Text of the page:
How to channel boredom | Psyche Guides
Boredom is not characterised by the absence of desire. It involves desperately wanting to do something, but not finding anything that can satisfy that restlessness.
When you're bored, whatever you are busy with now seems unfulfilling in some way. You may be unfulfilled by the daily repetitive work that never changes. Boredom is prodding you to explore better options for becoming engaged.
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Mindfulness and meditation are effective strategies to still and center our thoughts and emotions but they do not seem to help much during a wait.
We feel anxious during the wait because th...
Fuming over waiting is only scratching the surface, and is short-sightedness towards a symptom. We need to dig deeper and look for the cause, asking oneself the reason for the wait.
We can then begin to ask ourselves who the beneficiary of the waiting game is. We can sometimes benefit ourselves from waiting, as it builds our patience, and also helps others(as in case of a traffic light).
We hate waiting as it breaks the day’s flow, putting us in limbo. This wait mode is what gets to us, as it pulls us to the present moment, which we are trying to avoid most of the time by remaining distracted in the world. This time can be used to unlock the default mode of our brain, using daydreaming and our imagination network.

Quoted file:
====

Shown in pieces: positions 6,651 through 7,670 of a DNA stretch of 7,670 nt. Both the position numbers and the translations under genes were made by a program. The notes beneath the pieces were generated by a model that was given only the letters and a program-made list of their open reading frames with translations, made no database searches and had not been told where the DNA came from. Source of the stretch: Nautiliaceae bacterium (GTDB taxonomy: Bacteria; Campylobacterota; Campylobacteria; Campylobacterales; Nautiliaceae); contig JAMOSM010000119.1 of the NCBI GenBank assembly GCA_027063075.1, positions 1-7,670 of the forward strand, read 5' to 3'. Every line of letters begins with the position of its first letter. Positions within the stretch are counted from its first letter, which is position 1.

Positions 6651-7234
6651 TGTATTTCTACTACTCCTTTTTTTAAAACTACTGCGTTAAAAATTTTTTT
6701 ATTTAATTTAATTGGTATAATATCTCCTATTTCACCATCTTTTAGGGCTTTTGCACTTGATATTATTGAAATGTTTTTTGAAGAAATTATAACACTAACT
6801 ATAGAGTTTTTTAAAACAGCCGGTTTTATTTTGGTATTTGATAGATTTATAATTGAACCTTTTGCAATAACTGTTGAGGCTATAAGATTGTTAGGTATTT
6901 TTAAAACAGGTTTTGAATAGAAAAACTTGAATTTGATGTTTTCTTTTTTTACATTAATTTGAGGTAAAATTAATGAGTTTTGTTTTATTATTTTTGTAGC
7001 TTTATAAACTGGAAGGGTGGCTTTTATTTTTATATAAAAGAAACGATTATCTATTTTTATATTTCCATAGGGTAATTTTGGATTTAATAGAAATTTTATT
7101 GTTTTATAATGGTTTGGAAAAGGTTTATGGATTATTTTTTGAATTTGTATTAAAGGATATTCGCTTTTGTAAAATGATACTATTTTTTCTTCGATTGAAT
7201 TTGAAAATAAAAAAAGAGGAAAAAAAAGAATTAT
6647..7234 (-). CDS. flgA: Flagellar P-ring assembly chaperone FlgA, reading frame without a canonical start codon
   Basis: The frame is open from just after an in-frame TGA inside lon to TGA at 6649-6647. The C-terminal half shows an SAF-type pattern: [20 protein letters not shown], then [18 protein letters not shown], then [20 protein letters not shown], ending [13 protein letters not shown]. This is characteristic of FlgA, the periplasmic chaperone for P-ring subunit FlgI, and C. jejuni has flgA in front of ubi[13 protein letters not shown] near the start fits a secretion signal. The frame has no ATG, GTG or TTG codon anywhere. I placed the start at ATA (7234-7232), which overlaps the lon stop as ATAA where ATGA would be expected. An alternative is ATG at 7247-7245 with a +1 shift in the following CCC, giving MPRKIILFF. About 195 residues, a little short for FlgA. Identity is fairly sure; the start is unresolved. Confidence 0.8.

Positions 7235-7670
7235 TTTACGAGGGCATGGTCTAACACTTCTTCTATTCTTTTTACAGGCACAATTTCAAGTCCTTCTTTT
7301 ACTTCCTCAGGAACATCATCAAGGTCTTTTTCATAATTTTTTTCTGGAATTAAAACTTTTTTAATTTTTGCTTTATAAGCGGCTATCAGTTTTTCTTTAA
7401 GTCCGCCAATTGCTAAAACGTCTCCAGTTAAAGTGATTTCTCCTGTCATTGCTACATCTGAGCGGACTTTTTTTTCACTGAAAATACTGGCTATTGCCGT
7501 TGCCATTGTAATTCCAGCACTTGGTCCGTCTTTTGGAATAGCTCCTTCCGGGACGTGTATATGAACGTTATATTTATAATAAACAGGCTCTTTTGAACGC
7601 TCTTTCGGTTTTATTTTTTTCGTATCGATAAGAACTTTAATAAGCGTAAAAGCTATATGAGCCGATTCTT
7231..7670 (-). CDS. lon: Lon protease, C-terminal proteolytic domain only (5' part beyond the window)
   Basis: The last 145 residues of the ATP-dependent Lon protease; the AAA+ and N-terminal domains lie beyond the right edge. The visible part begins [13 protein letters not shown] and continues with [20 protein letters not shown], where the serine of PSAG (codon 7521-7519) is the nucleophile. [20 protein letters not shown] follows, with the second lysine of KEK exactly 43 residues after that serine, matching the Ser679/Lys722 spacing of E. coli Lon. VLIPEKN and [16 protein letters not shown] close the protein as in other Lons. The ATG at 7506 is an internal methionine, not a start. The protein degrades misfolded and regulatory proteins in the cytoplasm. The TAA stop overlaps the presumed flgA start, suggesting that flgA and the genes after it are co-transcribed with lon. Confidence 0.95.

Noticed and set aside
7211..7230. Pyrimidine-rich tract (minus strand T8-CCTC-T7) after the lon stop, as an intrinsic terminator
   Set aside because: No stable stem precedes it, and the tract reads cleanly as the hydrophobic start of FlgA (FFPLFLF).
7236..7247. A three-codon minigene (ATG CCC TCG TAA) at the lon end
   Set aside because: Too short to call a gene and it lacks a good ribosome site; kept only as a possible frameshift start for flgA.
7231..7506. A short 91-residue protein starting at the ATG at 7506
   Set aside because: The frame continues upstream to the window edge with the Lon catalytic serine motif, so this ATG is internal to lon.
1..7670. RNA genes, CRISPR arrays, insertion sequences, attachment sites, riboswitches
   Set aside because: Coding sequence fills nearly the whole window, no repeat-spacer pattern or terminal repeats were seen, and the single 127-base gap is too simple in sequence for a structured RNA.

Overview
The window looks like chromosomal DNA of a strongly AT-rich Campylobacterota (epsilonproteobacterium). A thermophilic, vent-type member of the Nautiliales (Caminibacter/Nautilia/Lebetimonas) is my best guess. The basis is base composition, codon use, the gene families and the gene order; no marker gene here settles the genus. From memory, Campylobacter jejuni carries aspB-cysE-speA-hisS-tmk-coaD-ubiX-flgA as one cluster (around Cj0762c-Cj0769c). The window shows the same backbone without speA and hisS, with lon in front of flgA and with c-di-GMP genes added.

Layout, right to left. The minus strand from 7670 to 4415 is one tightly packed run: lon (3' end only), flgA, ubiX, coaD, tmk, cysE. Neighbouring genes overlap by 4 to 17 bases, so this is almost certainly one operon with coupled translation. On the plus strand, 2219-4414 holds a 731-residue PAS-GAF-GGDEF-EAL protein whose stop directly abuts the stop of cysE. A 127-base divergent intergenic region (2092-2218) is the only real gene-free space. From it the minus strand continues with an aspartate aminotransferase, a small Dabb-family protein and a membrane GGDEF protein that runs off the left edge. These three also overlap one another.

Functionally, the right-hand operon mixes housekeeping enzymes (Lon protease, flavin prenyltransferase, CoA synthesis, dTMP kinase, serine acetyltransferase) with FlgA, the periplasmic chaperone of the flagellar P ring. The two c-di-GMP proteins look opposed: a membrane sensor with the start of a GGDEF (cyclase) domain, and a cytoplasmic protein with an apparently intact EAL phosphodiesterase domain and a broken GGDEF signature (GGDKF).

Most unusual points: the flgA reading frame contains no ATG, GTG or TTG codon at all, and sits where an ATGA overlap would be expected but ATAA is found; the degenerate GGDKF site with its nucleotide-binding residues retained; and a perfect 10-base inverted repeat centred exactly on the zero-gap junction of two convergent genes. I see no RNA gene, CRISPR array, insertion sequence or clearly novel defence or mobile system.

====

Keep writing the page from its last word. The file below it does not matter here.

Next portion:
We need to embrace this forced present tense of our lives, that holds us in front of ourselves. This precious time is full of infinite possibilities to make the future even better.
In most of the ancient literature and philosophy, boredom is considered a personal, social and moral weakness.
Philosophers talk about boredom as proof that life is essentially meaningless,...
Boredom is a signal to your body that the current activity is not meaningful and we should be doing something else, or be somewhere else. Many recent studies have associated boredom with the urge to flaunt social distancing rules and quarantine regulations.
Boredom by itself is a neutral signal but can affect a person in varied ways depending on his life situation and the current environment.
Boredom by itself does not feel great, but just like pain, it is a body’s emotional call to action. It nudges us to look for an alternate set of behaviours and try to add more significance to our activities.
We normally try to balance paying attention and finding meaning, wanting to do something but not wanting to do anything in particular.
We may tend to think of boredom as a response to monotonous activities. But boredom isn't this clearcut.
Research reveals that there's a significant variation in how much bo...
Boredom is sometimes described as the plague of modern society.
Psychologists differ in their definition of boredom.